"I could land fine with the idle set higher, but I have better options that suit my flying style with a lower idle."

Andy, I am with you, bro! Having that higher approach RPM--from a higher idle-speed--just turns my landings into snot!

Recently, about the time my idle-speed creep-up peaked at around 2050 RPM, I was making so many out-of-character landings, that I got to thinking it might already be time to hang up the airplane keys (well, if the Sting Sport had one!) and just start piddling around the hangar all day like so many of my older hangar-mates around here do! So, I went on a PTS (Practical Test Standards) practice binge for 21 (yep, 21) straight days. And every day, I was also reviewing and studying, like I was prepping for the Knowledge Test, again. Then, on the 22nd day I took a BFR (Biannual Flight Review), although it had only been 14 months since my last one. And on the 23rd day I took another BFR from another CFI, for another viewpoint and "exam.".

So, you see how crazy that little extra RPM at landing had made me?

Bottom line is: I had developed a lot of bad habits in addition to idle creep. Correcting the bad habits, brushing up on forgotten knowledge, and taking care of that little 'creep' has me back flying the way I used to!

I love Roger and respect his knowledge to the Nth degree, but you and I both can agree to disagree with him on this one!

PS (12 hrs later): Actually, all seriousness aside, I think I know what my recent crappy-landing syndrome was really all about. I come in with my hand on that throttle--ready to instantly flick it forward. Trouble is, sometimes in the heat of the landing attack, I think I do this subconsciously. So, if it is already a little high--from throttle creep--then, look out! One theory anyway.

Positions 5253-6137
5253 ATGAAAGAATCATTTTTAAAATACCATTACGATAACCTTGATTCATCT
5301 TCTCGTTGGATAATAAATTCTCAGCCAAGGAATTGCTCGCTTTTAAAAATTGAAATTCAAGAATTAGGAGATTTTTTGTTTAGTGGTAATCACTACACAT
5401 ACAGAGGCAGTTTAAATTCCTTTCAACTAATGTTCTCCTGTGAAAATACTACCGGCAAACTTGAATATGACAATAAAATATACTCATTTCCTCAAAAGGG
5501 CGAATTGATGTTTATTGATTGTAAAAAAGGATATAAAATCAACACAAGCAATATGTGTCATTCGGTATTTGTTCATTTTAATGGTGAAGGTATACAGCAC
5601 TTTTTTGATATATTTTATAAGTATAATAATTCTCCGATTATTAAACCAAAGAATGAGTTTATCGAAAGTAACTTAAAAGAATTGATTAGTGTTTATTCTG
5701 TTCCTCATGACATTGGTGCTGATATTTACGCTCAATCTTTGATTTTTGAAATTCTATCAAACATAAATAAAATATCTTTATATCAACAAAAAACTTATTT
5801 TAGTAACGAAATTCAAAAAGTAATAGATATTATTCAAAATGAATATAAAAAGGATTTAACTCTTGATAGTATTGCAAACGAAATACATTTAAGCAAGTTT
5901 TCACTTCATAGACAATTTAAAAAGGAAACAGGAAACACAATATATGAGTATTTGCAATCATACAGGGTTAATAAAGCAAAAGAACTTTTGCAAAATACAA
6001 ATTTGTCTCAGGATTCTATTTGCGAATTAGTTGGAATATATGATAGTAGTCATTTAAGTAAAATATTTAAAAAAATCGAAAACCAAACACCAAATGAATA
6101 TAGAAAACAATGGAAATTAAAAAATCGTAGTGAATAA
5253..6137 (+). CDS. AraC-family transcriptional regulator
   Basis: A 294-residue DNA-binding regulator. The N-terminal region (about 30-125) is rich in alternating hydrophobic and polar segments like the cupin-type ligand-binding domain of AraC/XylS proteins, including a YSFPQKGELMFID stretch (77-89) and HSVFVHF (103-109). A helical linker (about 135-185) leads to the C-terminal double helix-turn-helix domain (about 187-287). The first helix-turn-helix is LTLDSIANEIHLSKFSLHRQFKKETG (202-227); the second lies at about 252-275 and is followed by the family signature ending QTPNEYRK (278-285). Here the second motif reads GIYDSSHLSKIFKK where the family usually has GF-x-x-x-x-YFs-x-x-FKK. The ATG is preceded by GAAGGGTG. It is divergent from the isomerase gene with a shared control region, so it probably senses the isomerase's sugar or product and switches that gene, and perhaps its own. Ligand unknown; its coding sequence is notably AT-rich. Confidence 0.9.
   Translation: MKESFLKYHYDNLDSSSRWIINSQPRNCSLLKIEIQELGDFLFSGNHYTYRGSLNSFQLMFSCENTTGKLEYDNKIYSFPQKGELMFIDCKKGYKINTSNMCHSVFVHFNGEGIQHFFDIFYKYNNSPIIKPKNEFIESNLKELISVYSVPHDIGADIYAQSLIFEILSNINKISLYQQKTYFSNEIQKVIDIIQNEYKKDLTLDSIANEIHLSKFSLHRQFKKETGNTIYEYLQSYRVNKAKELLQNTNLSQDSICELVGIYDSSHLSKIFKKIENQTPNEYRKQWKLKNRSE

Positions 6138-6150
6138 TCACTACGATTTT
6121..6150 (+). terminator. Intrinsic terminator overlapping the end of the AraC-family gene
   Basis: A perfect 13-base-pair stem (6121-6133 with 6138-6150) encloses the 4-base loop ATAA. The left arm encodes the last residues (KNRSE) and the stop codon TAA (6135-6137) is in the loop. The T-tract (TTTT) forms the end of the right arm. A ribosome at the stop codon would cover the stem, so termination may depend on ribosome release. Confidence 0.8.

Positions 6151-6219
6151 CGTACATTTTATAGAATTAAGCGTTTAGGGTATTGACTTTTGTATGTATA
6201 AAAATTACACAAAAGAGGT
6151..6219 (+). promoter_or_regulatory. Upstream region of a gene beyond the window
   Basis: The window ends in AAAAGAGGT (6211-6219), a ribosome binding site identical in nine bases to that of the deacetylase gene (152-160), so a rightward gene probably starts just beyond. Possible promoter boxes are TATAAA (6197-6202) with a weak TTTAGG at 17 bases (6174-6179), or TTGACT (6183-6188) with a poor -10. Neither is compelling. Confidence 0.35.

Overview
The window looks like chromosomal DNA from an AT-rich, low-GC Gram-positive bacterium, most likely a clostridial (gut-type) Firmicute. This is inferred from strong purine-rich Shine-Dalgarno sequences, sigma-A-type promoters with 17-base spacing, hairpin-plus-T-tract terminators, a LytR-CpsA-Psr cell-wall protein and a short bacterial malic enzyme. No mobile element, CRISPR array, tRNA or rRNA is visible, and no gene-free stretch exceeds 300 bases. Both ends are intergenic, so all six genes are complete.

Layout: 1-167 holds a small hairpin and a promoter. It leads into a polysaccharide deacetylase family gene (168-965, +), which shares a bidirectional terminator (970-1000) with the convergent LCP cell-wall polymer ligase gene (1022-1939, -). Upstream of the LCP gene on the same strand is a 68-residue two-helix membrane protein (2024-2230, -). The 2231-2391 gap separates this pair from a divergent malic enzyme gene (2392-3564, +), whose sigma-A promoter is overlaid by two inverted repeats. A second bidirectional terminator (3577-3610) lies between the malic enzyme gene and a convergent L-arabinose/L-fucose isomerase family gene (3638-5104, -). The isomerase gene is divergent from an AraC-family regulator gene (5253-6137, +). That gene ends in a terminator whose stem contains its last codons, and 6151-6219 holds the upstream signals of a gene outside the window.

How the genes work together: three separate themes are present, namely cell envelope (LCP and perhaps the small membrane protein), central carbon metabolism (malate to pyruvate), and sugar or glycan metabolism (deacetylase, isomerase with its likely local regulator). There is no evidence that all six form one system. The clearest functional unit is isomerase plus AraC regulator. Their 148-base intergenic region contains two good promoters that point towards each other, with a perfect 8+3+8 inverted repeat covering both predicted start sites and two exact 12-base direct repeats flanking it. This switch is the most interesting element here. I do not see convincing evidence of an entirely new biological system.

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Re: Sting Sport LSA: Comments on Throttle Stops and Idle Spe

Postby drdehave » Fri Sep 09, 2016 7:08 pm

Wow, what you can find in the archives here! Today, I was out and about (and also doing "refresher" training on-line) accumulating several small parts for the Cockpit, Adjustable, Hard Throttle Stop I am finally going to build and install in my 2007 Sting LSA.

And low and behold, I found this old thread from earlier. I just wanted to add this little factoid: Newer models of my LSA (i.e., Sting S4) come from the factory (TL Ultralight) WITH such an adjustable cockpit hard stop! Heck, it may be because of this little thread! Now, this 'adjuster' could be installed in my plane, with some work, including welding.

But I don't like it, because it has too little idle adjustment "travel," in my opinion (as well as a nearby S4 owner).

So that is why I am making my own adjustable stop for my airplane. And, if you are about to ask, "Will you be getting an LOA from TL for it?" the answer is "Stand by, I'll advise you later about that."

(Post Script, 1-Week Later: Scratch that idea. I made a very nice adjuster out of aluminum, but there was just no way to safely & soundly attach it to the carbon fiber console, which is curved and rounded. So, I am back to adjusting my idle like always--at the cable adjusters on the carbs. It is quite amazing how a 1/6th turn of the nuts bring a 200 rpm change in idle!)